Everything Talks Email
What if every button in your app had an email address? What if apps could email each other? What would they talk about?
This might sound absurd, but it is not far off from the philosophy that makes Unix such flexible infrastructure for software.
Expect the output of every program to become the input to another, as yet unknown, program.
Unix Philosophy, Bell System Technical Journal, Jul-Aug 1978
Where Lego has dots, Unix has pipes. Programs in Unix receive input and send output over standard streams, called stdio. Using the pipe operator, you can connect these streams together. The output of a program becomes the input for the next program. Programs can be composed from many smaller programs, like Lego bricks.
cat sample.txt | grep -i "evolution" | sort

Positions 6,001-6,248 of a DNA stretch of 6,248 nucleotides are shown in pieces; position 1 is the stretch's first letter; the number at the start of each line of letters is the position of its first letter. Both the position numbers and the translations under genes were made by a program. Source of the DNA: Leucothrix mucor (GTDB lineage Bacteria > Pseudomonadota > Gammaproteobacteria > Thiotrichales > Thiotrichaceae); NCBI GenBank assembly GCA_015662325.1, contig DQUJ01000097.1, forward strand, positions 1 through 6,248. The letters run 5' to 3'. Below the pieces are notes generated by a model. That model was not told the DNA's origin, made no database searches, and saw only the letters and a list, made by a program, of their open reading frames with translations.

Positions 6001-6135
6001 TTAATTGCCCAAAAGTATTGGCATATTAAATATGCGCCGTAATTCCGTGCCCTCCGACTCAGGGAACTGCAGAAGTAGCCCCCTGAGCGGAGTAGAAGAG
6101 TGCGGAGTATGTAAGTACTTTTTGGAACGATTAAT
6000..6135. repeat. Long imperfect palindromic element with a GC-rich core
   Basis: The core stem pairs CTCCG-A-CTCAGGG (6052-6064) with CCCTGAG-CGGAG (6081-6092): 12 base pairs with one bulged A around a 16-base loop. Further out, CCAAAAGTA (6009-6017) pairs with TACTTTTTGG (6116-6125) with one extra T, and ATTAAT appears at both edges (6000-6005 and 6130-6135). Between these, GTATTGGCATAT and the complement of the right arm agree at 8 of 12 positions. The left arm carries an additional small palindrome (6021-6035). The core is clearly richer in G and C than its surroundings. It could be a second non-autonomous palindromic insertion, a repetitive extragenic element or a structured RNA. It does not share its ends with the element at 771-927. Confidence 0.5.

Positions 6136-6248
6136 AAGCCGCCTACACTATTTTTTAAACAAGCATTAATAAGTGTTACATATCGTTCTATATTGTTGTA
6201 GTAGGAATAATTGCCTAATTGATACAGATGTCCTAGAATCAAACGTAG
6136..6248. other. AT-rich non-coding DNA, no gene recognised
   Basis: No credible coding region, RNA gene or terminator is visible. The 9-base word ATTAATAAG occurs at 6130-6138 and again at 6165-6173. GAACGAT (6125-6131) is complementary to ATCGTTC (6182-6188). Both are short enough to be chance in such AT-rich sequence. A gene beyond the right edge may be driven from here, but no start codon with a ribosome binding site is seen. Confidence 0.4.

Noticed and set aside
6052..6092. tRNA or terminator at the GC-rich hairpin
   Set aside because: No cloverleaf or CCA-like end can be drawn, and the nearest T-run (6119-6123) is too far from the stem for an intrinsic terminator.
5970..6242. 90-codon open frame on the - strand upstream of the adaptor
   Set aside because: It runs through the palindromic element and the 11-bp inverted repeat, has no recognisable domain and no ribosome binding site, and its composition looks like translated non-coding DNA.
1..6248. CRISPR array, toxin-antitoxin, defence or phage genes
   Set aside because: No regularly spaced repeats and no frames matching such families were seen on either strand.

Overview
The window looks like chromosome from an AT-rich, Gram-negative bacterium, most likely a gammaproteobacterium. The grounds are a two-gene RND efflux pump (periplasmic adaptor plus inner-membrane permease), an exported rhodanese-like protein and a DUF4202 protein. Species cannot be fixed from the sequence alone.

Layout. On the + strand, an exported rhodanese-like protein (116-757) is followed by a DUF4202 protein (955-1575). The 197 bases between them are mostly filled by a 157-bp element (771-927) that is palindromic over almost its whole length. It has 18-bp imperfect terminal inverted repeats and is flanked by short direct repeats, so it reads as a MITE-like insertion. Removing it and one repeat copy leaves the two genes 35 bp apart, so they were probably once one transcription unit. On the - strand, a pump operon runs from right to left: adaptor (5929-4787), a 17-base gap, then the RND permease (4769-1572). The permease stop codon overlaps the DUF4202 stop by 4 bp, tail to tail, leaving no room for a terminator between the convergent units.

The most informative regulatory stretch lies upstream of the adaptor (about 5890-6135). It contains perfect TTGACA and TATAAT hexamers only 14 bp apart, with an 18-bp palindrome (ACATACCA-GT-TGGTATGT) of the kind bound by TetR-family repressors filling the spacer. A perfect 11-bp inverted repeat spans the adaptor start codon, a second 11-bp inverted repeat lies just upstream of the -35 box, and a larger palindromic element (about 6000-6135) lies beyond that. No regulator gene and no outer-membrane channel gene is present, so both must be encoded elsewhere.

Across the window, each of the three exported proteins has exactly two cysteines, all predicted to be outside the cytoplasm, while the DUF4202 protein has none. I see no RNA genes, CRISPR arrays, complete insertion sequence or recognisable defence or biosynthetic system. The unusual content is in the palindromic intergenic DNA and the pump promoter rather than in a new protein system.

Pipes, like files, or copy-paste, are a universal mechanism of composition. They give users a way to compose new tools and evolve the capabilities of the platform. Pipes make Unix open-ended.
Email is the stdio of the internet
Everything talks email. Newsletters are delivered by email. Google Scholar Alerts are delivered by email. Even hermetically-sealed walled gardens send receipts and notifications by email.
Functional fixedness fools us into seeing email as an app. Email is not an app. It is a protocol, like HTTP. As a protocol, email has a lot going for it:
Everyone knows how to use email.
Email infrastructure is everywhere.
Email is read/write.
Email is federated.
Email is local-first.
Email is social. You own your own social graph.
Email is open and standardized.
If you’re looking for a Lego dot, this is a pretty good one. Email is the perfect candidate for lateral thinking with withered technology, and I plan to do some interesting things with email in Subconscious.